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It can seem like a pain to figure out how best to recycle or dispose of electronics properly, but it's worth it. While you might go through many TVs in your lifetime, we've only got one planet, after all.
Whether you've recently replaced your old LED TV with a fancy new OLED or QLED TV or have a boxy CRT TV gathering dust in your basement or garage, there are much better ways to pass on these complex devices that have brought you hours of comfort and joy than dumping them unceremoniously on the sidewalk. Here are some options to consider before (or, hopefully, entirely in lieu of) simply throwing your old TV in the trash or on the curb.
Donate or repurpose your TV
I used to rescue CRTs (tube TVs) from sidewalks all the time, and I've never once brought one home and found that it didn't work. It's a little baffling that someone would take a perfectly functional TV and just toss it out, but it happens all the time.
If you've got old TVs sitting around that still work—be them flat-screen or CRT—consider donating them instead. Try calling up your local Goodwill, Salvation Army, or even a school or public library, and see if they're in need of a TV. We've donated all manner of TVs to the Goodwill around the corner from our office, so we're here to tell you that it can be easily done. Try Googling "donate electronics."
You might also consider calling your local hobby shop or video game store—some older games are still played exclusively on CRTs, and the gamers are always looking for working sets. Or for that matter, if you've got a penchant for older games, you could always find a new life for your TV as your retro-gaming hub and keep it yourself.
This is a much better solution than just throwing it out. Not only are you avoiding contributing to world's massive e-waste problem, but you're also allowing the item to continue serving a purpose for someone who needs it (even if that someone is you). It's win-win.
Have a yard/garage sale
If you're looking to get rid of some stuff anyway, why not have a good ol' fashioned yard or garage sale? If you've still got a functional TV—especially a newer LED TV as opposed to a CRT—there's a good chance someone will want it, and you can make a few bucks, too.
The only caveat here is you might need to prove that the TV still works. You can just plug the TV into an extension cord outside, if need be. Unless it's raining or snowing, most TVs are fine to operate outside for a few hours. You'll also want to try to track down the remote control and pop some working batteries into it—you're much more likely to sell the TV this way.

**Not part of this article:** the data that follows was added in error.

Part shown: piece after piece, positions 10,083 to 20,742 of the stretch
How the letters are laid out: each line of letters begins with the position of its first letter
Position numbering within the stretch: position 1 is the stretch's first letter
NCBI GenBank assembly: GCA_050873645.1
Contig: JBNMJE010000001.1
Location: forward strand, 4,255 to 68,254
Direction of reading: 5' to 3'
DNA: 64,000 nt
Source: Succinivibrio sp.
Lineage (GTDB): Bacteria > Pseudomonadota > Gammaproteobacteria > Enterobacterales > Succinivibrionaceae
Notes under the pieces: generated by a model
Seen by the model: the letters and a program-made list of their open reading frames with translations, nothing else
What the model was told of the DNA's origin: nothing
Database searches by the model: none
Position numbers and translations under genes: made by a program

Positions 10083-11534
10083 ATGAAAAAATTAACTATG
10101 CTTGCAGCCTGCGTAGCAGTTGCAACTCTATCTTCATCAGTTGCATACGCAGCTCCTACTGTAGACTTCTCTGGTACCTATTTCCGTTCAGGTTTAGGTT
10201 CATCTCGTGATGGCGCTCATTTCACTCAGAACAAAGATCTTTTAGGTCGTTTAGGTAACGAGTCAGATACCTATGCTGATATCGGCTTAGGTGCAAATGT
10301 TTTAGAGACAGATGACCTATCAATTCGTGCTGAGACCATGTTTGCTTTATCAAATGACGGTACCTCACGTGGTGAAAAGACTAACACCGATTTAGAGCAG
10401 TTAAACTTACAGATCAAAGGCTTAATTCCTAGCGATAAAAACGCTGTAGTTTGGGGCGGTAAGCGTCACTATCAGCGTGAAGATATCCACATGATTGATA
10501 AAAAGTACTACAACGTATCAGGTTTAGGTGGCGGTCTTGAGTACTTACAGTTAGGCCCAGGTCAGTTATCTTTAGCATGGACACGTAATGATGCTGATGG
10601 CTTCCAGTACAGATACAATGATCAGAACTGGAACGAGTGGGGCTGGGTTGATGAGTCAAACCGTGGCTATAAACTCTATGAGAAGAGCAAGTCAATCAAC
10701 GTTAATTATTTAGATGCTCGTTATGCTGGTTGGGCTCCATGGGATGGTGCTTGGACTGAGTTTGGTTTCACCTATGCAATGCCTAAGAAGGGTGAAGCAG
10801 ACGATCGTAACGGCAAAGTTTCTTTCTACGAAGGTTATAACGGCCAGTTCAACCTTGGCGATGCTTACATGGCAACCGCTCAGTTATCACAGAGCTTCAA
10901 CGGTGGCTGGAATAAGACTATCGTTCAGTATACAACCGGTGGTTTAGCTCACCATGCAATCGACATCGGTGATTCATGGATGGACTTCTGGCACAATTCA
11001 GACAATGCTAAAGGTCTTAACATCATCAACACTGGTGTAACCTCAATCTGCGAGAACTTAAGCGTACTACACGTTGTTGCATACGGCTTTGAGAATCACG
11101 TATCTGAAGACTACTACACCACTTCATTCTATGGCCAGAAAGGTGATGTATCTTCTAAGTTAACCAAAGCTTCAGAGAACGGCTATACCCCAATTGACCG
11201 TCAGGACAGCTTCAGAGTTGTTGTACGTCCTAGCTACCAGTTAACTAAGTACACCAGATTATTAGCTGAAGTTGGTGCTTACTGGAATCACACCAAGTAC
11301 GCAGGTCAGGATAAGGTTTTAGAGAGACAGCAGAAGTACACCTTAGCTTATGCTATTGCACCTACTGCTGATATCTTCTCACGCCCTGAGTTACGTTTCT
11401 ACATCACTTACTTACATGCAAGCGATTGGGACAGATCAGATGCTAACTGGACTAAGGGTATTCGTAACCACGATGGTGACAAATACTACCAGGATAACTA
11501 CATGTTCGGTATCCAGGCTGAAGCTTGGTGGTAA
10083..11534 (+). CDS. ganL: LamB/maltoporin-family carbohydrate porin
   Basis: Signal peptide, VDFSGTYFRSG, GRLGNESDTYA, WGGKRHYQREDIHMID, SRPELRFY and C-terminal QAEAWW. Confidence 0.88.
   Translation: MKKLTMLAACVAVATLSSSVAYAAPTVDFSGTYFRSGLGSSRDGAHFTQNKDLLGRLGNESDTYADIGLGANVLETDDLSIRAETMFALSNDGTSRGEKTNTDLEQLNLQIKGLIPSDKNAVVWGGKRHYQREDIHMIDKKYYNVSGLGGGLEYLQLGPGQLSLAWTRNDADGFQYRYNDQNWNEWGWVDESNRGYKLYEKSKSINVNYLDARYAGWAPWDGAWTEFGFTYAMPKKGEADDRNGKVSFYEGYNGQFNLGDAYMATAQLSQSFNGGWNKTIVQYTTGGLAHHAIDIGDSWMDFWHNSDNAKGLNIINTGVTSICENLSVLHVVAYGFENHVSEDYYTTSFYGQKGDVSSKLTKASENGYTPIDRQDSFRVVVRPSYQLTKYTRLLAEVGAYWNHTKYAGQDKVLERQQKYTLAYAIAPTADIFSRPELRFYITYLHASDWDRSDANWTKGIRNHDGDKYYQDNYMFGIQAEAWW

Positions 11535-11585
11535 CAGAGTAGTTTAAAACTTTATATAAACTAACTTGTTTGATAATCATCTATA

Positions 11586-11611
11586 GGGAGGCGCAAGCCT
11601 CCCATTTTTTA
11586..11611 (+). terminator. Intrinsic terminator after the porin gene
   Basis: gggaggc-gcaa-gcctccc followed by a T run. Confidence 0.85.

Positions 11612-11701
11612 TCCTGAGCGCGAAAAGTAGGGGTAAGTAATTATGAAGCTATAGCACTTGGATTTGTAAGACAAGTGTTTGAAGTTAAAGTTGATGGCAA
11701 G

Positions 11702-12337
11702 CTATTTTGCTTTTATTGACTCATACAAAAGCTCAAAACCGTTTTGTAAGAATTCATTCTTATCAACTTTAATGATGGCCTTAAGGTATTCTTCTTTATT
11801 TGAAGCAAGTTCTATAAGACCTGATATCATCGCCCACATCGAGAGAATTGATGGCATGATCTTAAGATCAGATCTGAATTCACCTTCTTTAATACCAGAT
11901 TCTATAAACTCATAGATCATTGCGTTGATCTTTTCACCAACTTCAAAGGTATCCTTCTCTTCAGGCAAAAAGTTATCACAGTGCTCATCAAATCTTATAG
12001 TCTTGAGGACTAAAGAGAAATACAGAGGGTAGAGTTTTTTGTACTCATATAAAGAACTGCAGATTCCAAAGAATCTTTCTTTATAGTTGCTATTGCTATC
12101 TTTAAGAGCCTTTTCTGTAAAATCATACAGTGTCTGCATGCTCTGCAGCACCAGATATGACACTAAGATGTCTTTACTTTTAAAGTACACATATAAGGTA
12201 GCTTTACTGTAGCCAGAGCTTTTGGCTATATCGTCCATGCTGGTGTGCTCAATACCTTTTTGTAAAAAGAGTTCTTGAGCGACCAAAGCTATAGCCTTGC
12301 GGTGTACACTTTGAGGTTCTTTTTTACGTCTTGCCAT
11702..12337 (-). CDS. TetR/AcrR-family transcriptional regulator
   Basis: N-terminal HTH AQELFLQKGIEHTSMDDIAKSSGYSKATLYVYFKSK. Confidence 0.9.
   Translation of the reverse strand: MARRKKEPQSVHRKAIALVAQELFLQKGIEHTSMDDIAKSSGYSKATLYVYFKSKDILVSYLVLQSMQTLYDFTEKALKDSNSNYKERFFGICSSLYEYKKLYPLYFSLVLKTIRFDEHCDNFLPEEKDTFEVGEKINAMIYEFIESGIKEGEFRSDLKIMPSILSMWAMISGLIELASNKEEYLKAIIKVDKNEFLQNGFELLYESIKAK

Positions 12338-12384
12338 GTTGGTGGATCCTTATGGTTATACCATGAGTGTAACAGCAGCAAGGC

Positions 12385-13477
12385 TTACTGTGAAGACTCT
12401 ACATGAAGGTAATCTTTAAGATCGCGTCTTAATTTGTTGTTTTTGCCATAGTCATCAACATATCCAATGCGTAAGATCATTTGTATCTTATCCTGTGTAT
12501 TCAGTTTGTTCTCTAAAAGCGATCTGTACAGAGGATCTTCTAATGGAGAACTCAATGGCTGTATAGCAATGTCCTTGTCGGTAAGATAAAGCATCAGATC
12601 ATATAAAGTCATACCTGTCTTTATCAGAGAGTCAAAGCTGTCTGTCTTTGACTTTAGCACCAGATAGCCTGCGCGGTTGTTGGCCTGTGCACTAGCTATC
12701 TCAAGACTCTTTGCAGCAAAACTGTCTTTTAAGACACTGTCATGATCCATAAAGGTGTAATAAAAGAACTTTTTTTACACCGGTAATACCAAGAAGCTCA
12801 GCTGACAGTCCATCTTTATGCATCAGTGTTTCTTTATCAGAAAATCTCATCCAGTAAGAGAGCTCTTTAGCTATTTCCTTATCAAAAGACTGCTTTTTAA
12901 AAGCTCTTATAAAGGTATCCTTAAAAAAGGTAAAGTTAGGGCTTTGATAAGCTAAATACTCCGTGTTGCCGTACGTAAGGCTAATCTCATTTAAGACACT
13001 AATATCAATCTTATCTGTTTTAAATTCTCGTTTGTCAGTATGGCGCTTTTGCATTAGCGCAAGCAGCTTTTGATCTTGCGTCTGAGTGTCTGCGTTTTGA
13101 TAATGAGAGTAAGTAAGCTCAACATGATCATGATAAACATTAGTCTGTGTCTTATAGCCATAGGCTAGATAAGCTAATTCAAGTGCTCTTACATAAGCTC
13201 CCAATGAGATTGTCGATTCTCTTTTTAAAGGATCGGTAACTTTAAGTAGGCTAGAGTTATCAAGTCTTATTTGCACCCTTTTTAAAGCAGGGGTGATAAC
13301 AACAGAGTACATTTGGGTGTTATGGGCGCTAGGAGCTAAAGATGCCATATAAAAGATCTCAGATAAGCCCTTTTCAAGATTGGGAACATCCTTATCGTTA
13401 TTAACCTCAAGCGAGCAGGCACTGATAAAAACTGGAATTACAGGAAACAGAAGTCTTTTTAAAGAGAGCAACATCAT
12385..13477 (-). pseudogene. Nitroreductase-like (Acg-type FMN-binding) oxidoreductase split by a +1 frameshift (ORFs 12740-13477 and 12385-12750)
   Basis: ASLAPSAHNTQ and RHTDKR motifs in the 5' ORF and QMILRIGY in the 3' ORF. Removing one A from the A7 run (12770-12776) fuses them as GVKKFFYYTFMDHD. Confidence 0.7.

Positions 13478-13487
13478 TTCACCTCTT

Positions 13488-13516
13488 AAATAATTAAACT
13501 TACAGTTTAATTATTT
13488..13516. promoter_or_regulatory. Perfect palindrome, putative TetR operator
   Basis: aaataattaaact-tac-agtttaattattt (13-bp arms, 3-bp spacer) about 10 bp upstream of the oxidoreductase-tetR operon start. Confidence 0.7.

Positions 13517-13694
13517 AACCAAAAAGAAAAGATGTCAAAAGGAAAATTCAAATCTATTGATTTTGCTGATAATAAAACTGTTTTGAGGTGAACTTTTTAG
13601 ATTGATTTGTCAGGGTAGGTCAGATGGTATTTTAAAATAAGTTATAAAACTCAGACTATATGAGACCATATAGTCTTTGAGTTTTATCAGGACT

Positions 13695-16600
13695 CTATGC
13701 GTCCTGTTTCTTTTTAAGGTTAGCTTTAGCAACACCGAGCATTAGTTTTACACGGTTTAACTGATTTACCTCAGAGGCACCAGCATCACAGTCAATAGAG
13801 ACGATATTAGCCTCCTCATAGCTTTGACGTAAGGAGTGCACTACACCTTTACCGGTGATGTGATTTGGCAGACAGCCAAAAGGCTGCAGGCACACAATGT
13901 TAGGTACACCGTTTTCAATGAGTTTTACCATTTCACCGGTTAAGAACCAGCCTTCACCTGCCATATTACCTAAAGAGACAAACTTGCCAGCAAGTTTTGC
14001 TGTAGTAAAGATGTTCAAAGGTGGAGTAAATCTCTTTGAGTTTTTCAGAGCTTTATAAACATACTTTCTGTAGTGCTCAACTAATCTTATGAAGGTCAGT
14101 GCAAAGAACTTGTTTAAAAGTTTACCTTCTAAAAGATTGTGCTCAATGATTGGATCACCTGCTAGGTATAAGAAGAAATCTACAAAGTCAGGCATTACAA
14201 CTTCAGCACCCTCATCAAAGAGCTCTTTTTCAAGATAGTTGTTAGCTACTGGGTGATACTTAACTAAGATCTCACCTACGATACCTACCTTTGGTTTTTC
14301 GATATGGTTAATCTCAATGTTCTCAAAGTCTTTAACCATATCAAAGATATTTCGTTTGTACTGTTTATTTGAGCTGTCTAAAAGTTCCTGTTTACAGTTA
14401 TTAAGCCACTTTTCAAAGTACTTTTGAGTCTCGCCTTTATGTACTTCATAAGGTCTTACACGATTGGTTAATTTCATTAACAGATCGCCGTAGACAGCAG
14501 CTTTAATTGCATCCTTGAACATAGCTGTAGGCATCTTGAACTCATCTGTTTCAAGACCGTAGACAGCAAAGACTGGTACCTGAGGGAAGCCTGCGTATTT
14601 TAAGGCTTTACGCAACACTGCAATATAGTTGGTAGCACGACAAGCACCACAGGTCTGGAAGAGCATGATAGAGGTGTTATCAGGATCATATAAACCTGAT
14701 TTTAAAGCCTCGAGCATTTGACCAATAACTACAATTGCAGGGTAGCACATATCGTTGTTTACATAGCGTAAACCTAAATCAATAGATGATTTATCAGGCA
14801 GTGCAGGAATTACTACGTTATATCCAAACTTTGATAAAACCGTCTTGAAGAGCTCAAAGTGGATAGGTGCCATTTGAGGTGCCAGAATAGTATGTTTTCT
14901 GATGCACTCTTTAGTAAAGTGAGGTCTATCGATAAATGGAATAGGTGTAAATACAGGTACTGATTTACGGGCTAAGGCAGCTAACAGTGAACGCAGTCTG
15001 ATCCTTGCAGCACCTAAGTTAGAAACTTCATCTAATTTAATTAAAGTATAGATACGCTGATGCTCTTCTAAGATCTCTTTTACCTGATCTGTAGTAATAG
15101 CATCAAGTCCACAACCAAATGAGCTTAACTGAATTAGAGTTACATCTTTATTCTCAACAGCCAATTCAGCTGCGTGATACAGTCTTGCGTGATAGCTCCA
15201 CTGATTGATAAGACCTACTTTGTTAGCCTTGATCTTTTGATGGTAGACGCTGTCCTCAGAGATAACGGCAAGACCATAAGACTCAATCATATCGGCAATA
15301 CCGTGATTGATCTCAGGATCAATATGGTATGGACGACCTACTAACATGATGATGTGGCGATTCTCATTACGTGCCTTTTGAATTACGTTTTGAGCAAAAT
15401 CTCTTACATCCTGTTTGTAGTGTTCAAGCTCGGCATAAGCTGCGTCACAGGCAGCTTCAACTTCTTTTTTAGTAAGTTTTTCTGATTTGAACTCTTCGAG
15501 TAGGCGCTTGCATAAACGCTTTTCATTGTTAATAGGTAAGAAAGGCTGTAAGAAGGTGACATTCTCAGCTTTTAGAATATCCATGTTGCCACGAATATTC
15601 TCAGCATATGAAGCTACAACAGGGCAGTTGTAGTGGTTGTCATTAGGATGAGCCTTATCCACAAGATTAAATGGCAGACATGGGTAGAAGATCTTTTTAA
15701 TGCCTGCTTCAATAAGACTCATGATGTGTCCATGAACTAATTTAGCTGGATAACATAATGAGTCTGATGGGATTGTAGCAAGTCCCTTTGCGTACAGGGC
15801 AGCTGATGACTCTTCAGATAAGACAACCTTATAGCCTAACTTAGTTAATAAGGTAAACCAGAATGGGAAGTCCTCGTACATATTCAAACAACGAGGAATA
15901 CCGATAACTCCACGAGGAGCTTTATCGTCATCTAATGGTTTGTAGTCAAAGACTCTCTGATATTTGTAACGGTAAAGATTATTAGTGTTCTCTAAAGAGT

Online sale or giveaway
If you don't have enough stuff to get rid of for a full yard or garage sale, you can always try selling the TV somewhere like eBay, though making a profile and dealing with shipping puts a lot of folks off of this method.
If you've already got a Facebook account, Facebook Marketplace is a great way to keep things simple and local: Just snap a picture of your old TV, suggest a reasonable price point (even if that's $0), and brace yourself for eager strangers.
In fact, there's a healthy slate of options for selling or donating your stuff locally these days, including:
Recycle your TV
If you can't pay your old TV forward (or it's absolutely toast), recycling it is the next best thing. Most states and districts have e-waste services that will allow you to recycle your old TV, and finding them is pretty easy.
Check out the EPA's website, where you can learn about electronics donation and recycling and find plenty of resources to help you locate a local service or recycling center.
If you've got a local Best Buy or Walmart, many of those retailers also offer a haul-away service, though you may have to pay a disposal fee. Best Buy in particular accepts CRTs under 32 inches and flatscreen LED TVs under 50 inches—for a $30 fee. But that's a small price to pay for a clear conscience.
Best Buy also offers a haul-away service when you replace your old TV with a new one. The haul-away fee is only $29.99, which is great, assuming you need to buy a new TV. It's a lot pricier to get your TV picked up when you aren't replacing it, but it can be done.
Prices were accurate at the time this article was published but may change over time.